I miss my TOY friends—we would have a blast here together and it feels odd to be on a trip without them.  And I miss my family.  My husband and I travel well together, and there are so many times I wish I could turn to him to exclaim over something.  Tomorrow we get to explore on our own.  My goals:  find some souvenirs, ride in a big old car, dance with a Cuban, and talk with a child. I just want to absorb it all. So I am.

Day One In Cuba--Entering Surreality

Monday, October 10, 2011 11:06 pm

Day 1

Cuba.  I am in Cuba sitting on a bizarrely large bed made up of two double beds pushed together (thanking whoever the room gods are that I don’t have a roommate) in a room that overlooks the city skyline of Havana.  The air outside is humid, and while I know I should be tucked in, putting myself to sleep, contagious Latino excitement fills the air.  Today is a national holiday for Cubans, and the streets are lined with people sitting alongside the ocean.  The jazz club across the street exudes waves of blue and green lights, and the mojitos here slide down a little too easily.  Sleep eludes me.

This morning—which feels a lifetime ago—I started out in Miami.  After a late night of couch talk with my old high school friend, I awoke this morning and strolled down to an Argentinian bakery and sat outside eating croissants and drinking fresh squeezed orange juice reminiscent of Mexico.  When I arrived at the airport, I found myself in a terminal that did not compare to any my other flight experiences.  Men resembling Oompah Loompas in their black outfits with neon green stripes around their midsection canvassed the terminal, convincing passengers to excessively wrap their luggage in neon green plastic wrap.  English was barely heard anywhere, and the counters were barely labeled with small signs of airlines I have never heard of.  Police officers rode through the hallways on mountain bikes.  When I looked out the window, it was obvious we were in a very remote area of the Miami International Airport. 

I walked around a bit and finally found my airline—Sky King.  (Really.)  And then I found the rest of my delegation—a diverse group of mostly university professors from around the country (except dear Rebecca, who made a very long trip from Uganda).  They stood in a group to the left of a long, snaking line full of Cubans with carts stacked unimaginably high with neon green packages—TVs, fans, tires, and bags and bags of who-knows-what-kind-of-stuff.  We got our boarding passes and checked our luggage.  Apparently, you can fly out of Miami directly to Cuba.   Who knew? Everything appeared to be normal, until the attendant came around with a pad of paper and publicly took down everybody’s body weight.  It was definitely an icebreaking moment of unexpected group intimacy, but I was suddenly a bit nervous about the possibility of a delicately balanced airplane.

We then received notice that our flight was delayed by 3 hours, so settled into a hotel lobby to meet.  Quick introductions indicated that we have a group of all women who, while committed to research and literacy, are truly part of this delegation because of the desire to visit Cuba.  Adventurists at heart, we will find excellent companionship among one another, I think.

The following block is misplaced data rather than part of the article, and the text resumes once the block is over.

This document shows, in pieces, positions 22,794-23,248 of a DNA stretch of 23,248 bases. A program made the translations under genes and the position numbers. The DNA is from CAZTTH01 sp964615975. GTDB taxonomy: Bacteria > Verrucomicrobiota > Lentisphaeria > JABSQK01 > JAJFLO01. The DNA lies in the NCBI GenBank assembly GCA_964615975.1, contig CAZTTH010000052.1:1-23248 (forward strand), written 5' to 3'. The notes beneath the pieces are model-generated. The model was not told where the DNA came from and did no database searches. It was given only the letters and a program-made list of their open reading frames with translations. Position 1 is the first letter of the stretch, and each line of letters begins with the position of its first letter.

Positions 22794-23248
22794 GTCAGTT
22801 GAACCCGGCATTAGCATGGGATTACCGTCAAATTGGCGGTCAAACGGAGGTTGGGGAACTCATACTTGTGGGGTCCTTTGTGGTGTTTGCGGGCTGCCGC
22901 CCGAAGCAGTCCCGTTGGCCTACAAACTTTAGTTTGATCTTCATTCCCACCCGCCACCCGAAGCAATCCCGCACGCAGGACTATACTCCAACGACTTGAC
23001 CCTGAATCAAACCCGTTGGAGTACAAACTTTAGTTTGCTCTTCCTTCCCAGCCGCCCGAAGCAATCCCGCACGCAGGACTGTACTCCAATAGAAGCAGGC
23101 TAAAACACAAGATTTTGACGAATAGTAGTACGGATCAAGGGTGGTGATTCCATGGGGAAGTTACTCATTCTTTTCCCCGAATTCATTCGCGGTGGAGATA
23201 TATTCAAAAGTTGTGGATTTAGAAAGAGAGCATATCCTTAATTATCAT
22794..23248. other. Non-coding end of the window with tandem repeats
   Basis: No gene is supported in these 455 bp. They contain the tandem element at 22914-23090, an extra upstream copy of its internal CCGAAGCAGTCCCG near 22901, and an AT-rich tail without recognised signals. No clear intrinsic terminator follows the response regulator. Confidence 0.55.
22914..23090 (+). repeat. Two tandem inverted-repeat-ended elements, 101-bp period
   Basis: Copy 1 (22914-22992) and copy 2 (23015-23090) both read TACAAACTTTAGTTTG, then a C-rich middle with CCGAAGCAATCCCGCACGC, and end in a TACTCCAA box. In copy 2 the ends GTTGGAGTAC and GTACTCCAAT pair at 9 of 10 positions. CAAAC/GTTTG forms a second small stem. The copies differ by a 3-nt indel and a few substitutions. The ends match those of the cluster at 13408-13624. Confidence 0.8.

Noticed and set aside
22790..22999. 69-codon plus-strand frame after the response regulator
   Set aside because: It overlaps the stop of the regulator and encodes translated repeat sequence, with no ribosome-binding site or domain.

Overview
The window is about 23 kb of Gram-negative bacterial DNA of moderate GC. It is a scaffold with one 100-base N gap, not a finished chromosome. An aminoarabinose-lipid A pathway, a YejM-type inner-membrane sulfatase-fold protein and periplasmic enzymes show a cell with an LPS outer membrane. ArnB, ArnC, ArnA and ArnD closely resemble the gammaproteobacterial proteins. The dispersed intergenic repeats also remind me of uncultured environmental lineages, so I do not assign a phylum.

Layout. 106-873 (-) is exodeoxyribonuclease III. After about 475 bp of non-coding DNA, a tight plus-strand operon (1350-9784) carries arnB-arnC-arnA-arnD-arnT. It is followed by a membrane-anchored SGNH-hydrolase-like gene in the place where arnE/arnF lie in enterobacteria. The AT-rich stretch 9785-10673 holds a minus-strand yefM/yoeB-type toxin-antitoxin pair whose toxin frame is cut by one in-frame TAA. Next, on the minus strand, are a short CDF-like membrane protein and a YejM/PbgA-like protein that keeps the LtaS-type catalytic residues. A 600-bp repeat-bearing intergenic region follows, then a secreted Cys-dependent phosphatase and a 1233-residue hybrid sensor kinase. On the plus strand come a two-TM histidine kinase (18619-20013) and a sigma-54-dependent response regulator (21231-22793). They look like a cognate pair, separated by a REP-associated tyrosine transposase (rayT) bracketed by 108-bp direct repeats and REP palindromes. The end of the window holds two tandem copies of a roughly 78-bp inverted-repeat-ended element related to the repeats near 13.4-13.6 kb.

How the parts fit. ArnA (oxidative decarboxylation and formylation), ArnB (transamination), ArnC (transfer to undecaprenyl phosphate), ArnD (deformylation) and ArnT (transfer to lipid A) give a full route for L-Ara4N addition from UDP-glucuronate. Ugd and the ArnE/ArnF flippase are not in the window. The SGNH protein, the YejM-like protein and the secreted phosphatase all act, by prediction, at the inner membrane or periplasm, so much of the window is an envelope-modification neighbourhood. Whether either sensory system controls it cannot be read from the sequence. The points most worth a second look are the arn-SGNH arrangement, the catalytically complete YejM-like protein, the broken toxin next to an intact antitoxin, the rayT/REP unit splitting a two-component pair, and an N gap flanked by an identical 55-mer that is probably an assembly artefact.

Security and the flight were surprisingly uneventful.  The plane was large, and the landing was one of the smoothest and most relaxing I have experienced.  We caught sight of Havana outside our window, and then swooped over the lush, green countryside skimming the landscape for some time—so low we could see the details of palm trees and cars on the highway.  Perhaps this was a piece of propaganda to show us the beauty of the land? I appreciated it.  

Inside the Havana airport my picture was taken in Customs and I was made aware that intricately designed fishnet stockings are the current trend for the women workers at the airport.  We waited for some time for our luggage and then left the interior.  A large crowd awaited their families’ arrival outside—it looked like a Beatles concert—people reaching over the gate, cheering when a recognized face emerged.

We got a brief taste of the gorgeous scenery and old cars that await our cameras over the next few days and met our personal tour guide—Sarah Daisy—an articulate, honest, engaging Cuban.  “Ask me a question, and tell me what kind of answer you want,” she cheerfully told us.  “The official answer, or the regular citizen answer.”  She is honest in the struggles of Cuba, but also revels in its successes.  She is a wealth of knowledge and tells interesting stories.  She asks that we cast no judgment on her country until we’ve examined it closely.  I’m looking forward to spending the week with her.  Our hotel is a 5 star hotel that sits alongside the Carribean and my room is on the 13th floor, on which the elevator does not appear to want to stop.